Football goes on in the ruins…as does life in general.

The streets, once filled with laughter and joy, have turned into a place of shock. Women weep for their dead children, men search for their buried loved ones in the rubble, and children desperately search for food. In the midst of war, soccer brings joy and hope, if only for a moment. “In Gaza, soccer means ‘life’ amid the ongoing Israeli war,” Al Jazeera reported on June 6.

El Ooty, a 20-year-old medical student, is a Real Madrid fan. “Whenever I was home (before the war), I used to prepare drinks, chips, and popcorn and wait for the second half of the Champions League,” he said. “Now my house is a pile of rubble with all my memories of soccer buried.” Sondos Abu Nemer, 15, and her mother are avid soccer fans. Nemer has an Al Nasr jersey with the name of her favorite soccer player, Cristiano Ronaldo. “The last time I watched an Al Nasr game was an exhibition match against Inter Miami on February 1,” Nemer recalls, “and I only watched a few minutes of the game on my phone because the internet was disconnected.” “When I don’t have internet access, I listen to the results on the radio,” he says, adding that he also listened to Palestine’s matches at the Asian Cup in Qatar. Palestine reached the round of 16 for the first time in its history, bringing joy to the people of Gaza.

Barcelona fan Bassel Abdul Jawad, 23, is a nurse. “I watched all of Barcelona’s games before the war,” he says, “and soccer is a distraction from the bombings and the brutal reality of war that never seems to stop.”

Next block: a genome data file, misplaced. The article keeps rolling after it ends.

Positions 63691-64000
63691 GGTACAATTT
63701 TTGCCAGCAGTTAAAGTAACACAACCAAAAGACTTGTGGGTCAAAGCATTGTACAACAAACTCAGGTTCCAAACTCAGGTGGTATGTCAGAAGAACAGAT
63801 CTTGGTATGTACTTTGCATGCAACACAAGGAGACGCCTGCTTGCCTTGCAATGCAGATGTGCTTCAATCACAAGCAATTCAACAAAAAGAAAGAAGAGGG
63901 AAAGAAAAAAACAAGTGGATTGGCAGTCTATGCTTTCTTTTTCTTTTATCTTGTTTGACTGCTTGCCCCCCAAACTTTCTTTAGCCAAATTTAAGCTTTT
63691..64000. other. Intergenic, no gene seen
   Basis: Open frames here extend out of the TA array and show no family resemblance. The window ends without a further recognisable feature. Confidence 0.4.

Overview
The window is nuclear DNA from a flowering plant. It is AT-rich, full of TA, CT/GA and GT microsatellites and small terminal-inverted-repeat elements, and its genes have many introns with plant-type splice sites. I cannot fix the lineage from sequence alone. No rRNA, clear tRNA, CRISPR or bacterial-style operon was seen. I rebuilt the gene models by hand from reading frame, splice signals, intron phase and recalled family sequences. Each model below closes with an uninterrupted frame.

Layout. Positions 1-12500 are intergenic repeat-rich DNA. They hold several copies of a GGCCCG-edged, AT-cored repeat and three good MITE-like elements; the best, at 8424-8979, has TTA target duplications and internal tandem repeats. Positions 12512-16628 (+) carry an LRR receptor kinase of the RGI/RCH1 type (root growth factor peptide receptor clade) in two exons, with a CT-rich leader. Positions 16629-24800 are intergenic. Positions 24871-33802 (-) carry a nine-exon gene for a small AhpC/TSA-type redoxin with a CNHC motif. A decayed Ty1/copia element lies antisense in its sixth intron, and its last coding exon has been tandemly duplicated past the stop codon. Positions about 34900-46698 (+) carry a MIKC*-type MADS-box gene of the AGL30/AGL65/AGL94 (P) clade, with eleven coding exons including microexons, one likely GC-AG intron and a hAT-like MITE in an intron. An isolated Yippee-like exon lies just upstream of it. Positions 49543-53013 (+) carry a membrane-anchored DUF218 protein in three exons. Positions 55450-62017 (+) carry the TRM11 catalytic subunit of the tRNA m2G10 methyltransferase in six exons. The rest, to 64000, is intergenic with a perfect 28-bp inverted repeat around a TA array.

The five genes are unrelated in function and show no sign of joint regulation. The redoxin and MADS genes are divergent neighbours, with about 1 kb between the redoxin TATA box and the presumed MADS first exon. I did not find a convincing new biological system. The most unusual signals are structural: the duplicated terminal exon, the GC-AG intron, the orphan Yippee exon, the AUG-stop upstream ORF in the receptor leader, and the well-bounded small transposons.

Hani Karmut is another Barcelona fan who moved to Rafah from the north after his home was raided by the Israeli army. He recalls October 27, a day before last year’s El Clasico. “I was counting down to the start of the game when my house was attacked,” he says, “and my cousins, who were Real Madrid fans and came to watch soccer with me, were killed in the bombing.”

“Those who have access to the internet, even for a short time, bring 토토 soccer news to the people in the tents,” Karmut said, adding, “Outside the tents, children are still kicking a ball despite the fear of hovering drones and bombs (pictured).”

March 7 marks five months since Israel launched a war in Gaza after Hamas attacked southern Israel. According to the Palestinian Ministry of Health, at least 31,000 Palestinians, including 12,300 children, have been killed in Gaza since October 7th of last year. More than 8,000 remain missing, many trapped under rubble.

“Before the war, whenever there was a big soccer match, the streets would be deserted and cafes would be packed with fans,” Al Jazeera said, adding that “Gazans have kept their love of soccer alive amid the bloodshed, destruction and communication cuts.” “In Gaza, soccer has always been synonymous with life,” Al Jazeera added.

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